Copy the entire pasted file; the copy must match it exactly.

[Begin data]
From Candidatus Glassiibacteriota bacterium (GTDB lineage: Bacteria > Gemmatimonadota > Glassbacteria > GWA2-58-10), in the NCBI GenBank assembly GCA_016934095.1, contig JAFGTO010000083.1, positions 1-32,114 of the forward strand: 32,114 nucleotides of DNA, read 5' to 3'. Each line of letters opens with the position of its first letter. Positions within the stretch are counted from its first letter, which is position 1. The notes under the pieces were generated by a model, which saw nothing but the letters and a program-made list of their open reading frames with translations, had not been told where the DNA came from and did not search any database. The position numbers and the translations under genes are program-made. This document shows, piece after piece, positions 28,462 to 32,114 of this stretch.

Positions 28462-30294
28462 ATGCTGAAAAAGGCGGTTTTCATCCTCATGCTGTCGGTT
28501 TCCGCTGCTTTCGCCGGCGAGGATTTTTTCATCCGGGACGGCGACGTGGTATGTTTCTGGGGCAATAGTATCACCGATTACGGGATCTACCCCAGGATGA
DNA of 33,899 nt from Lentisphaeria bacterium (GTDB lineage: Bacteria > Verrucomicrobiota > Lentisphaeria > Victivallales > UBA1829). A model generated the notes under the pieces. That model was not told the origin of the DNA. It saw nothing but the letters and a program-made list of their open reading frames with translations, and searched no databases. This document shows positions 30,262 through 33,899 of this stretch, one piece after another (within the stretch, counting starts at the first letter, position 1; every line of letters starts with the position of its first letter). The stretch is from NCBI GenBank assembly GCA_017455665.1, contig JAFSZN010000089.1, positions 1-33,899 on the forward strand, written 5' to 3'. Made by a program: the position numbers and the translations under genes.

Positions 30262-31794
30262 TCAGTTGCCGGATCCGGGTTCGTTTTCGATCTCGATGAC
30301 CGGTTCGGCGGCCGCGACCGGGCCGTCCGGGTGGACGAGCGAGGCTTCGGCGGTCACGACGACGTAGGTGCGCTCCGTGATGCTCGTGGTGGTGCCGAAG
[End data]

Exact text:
From Candidatus Glassiibacteriota bacterium (GTDB lineage: Bacteria > Gemmatimonadota > Glassbacteria > GWA2-58-10), in the NCBI GenBank assembly GCA_016934095.1, contig JAFGTO010000083.1, positions 1-32,114 of the forward strand: 32,114 nucleotides of DNA, read 5' to 3'. Each line of letters opens with the position of its first letter. Positions within the stretch are counted from its first letter, which is position 1. The notes under the pieces were generated by a model, which saw nothing but the letters and a program-made list of their open reading frames with translations, had not been told where the DNA came from and did not search any database. The position numbers and the translations under genes are program-made. This document shows, piece after piece, positions 28,462 to 32,114 of this stretch.

Positions 28462-30294
28462 ATGCTGAAAAAGGCGGTTTTCATCCTCATGCTGTCGGTT
28501 TCCGCTGCTTTCGCCGGCGAGGATTTTTTCATCCGGGACGGCGACGTGGTATGTTTCTGGGGCAATAGTATCACCGATTACGGGATCTACCCCAGGATGA
DNA of 33,899 nt from Lentisphaeria bacterium (GTDB lineage: Bacteria > Verrucomicrobiota > Lentisphaeria > Victivallales > UBA1829). A model generated the notes under the pieces. That model was not told the origin of the DNA. It saw nothing but the letters and a program-made list of their open reading frames with translations, and searched no databases. This document shows positions 30,262 through 33,899 of this stretch, one piece after another (within the stretch, counting starts at the first letter, position 1; every line of letters starts with the position of its first letter). The stretch is from NCBI GenBank assembly GCA_017455665.1, contig JAFSZN010000089.1, positions 1-33,899 on the forward strand, written 5' to 3'. Made by a program: the position numbers and the translations under genes.

Positions 30262-31794
30262 TCAGTTGCCGGATCCGGGTTCGTTTTCGATCTCGATGAC
30301 CGGTTCGGCGGCCGCGACCGGGCCGTCCGGGTGGACGAGCGAGGCTTCGGCGGTCACGACGACGTAGGTGCGCTCCGTGATGCTCGTGGTGGTGCCGAAG